Communal violence rose by 28% from 2014 to 2017, but 2008 remains year of highest instances of religious violence
Communal violence under the National Democratic Alliance government led by the Bharatiya Janata Party increased 28 percent over three years to 2017.
By Chaitanya Mallapur
Mumbai: Communal violence under the National Democratic Alliance government led by the Bharatiya Janata Party increased 28 percent over three years to 2017 – 822 “incidents” were recorded that year – but it was short of the decadal high of 943 in 2008, according to an IndiaSpend analysis of home ministry data.
Uttar Pradesh (UP) – the most populous state in the country – reported most incidents (1,488) over the last decade.
Kasganj in western UP witnessed communal violence on 26 January, 2018, in which a 22-year old youth – Chandan Gupta – was killed after being hit by a bullet.
As many as 44 people were arrested in connection with the violence, which erupted over an unauthorised march on Republic Day, The Indian Express reported on 27 January, 2018.
Communal incidents in UP have increased 47 percent from 133 in 2014 to 195 in 2017. The year 2013 saw the most incidents in UP – 247 – also the most by any state over the last decade.
India was ranked fourth in the world in 2015 – after Syria, Nigeria and Iraq – for the highest social hostilities involving religion, the Huffington Post reported on 14 April, 2017.
As many as 7,484 communal incidents have been reported over the last decade – between 2008 and 2017 – or two every day, killing over 1,100 people, according to data released to the Lok Sabha (lower house of Parliament).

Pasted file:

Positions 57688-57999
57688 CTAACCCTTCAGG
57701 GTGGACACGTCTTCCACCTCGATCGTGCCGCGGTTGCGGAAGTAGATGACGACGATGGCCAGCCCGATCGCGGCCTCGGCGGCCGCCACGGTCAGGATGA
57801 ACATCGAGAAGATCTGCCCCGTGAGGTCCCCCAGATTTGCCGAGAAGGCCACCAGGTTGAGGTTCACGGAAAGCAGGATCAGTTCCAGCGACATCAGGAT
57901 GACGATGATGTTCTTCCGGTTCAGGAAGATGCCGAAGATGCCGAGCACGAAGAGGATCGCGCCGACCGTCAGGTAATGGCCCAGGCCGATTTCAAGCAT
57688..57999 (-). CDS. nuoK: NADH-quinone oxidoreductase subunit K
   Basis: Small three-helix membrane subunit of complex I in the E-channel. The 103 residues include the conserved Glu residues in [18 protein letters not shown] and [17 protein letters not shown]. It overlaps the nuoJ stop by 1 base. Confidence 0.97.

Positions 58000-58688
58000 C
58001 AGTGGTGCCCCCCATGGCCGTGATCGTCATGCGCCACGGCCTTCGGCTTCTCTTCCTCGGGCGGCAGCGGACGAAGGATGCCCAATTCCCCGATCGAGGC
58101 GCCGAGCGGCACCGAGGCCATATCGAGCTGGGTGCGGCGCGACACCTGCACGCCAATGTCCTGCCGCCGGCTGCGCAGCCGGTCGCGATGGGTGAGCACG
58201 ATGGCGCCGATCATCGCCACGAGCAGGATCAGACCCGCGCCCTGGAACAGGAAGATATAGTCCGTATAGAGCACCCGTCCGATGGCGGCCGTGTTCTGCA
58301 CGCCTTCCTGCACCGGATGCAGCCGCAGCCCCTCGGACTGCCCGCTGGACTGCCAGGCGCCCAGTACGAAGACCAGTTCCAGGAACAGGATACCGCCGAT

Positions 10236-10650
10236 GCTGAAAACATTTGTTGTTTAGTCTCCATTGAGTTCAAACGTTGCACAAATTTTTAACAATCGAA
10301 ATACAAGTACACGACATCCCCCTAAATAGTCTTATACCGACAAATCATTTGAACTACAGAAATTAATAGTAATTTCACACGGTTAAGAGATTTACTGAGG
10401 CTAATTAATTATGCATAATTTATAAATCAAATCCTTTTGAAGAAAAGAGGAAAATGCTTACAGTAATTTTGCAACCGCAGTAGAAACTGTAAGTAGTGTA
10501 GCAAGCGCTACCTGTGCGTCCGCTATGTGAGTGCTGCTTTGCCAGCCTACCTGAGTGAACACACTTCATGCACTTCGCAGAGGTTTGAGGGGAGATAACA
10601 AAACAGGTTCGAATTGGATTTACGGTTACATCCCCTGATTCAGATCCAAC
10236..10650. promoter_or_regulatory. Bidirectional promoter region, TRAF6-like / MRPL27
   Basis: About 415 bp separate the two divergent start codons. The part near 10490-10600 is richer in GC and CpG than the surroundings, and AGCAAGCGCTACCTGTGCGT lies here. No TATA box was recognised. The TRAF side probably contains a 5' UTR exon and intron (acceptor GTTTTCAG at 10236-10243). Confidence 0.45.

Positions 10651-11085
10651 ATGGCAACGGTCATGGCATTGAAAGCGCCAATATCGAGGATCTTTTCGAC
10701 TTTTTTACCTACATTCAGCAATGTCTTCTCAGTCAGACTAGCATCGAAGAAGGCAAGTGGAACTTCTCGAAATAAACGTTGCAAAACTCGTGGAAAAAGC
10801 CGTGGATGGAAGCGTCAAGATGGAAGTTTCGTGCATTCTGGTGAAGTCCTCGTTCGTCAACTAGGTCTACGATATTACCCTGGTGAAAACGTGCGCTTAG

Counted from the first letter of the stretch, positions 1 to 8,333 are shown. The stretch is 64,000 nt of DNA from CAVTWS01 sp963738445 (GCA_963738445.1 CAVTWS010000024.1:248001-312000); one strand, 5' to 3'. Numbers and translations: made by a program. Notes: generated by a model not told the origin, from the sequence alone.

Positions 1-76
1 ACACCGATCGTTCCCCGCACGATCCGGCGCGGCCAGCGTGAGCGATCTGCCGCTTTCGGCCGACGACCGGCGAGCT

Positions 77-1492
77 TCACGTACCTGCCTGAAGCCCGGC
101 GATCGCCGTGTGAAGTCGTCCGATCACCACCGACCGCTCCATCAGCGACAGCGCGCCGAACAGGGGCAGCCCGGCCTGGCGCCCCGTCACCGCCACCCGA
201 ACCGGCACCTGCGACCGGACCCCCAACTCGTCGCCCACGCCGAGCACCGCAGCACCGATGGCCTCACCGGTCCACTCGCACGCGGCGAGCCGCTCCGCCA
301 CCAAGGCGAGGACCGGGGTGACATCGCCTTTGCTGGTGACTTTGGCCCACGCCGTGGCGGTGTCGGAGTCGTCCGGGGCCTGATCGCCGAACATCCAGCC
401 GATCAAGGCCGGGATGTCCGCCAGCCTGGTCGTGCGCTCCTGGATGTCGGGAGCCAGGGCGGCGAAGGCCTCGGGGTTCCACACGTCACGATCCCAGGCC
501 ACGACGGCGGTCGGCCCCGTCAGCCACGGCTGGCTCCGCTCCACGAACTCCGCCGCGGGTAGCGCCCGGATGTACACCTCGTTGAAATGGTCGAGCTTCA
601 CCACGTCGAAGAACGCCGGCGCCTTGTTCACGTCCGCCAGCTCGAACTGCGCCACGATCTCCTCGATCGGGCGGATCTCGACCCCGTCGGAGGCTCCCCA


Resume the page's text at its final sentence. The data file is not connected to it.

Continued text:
The most incidents – 943 – were reported, as we said, in 2008 during the United Progressive Alliance government led by the Congress, killing 167 people. The least incidents (580) were reported in 2011.
UP, which reported the most incidents, was followed by Maharashtra (940), Karnataka (880), Madhya Pradesh (862) and Gujarat (605).
The five states accounted for 64 percent of communal incidents over the decade.
Election-bound Karnataka witnessed a 37 percent increase in communal incidents from 73 in 2014 to 100 in 2017.
UP also reported the most deaths – 321, or 28 percent of 1,115 deaths – due to communal incidents, followed by Madhya Pradesh (135), Maharashtra (140), Rajasthan (84), and Karnataka (70).
Western UP is considered the communal hotbed, divided on religious lines, and is home to Muzaffarnagar that witnessed communal riots in August and September 2013. These riots claimed 60 lives and more than 40,000 people were displaced.
Between 2010 and 2015, communal violence in Muzaffarnagar rose five-fold, according to data sourced from the office of the director general of police for Uttar Pradesh, reflecting a trend of tension evident across 90 percent of the state, IndiaSpend reported on 28 February, 2017.
(Mallapur is an analyst with IndiaSpend.)
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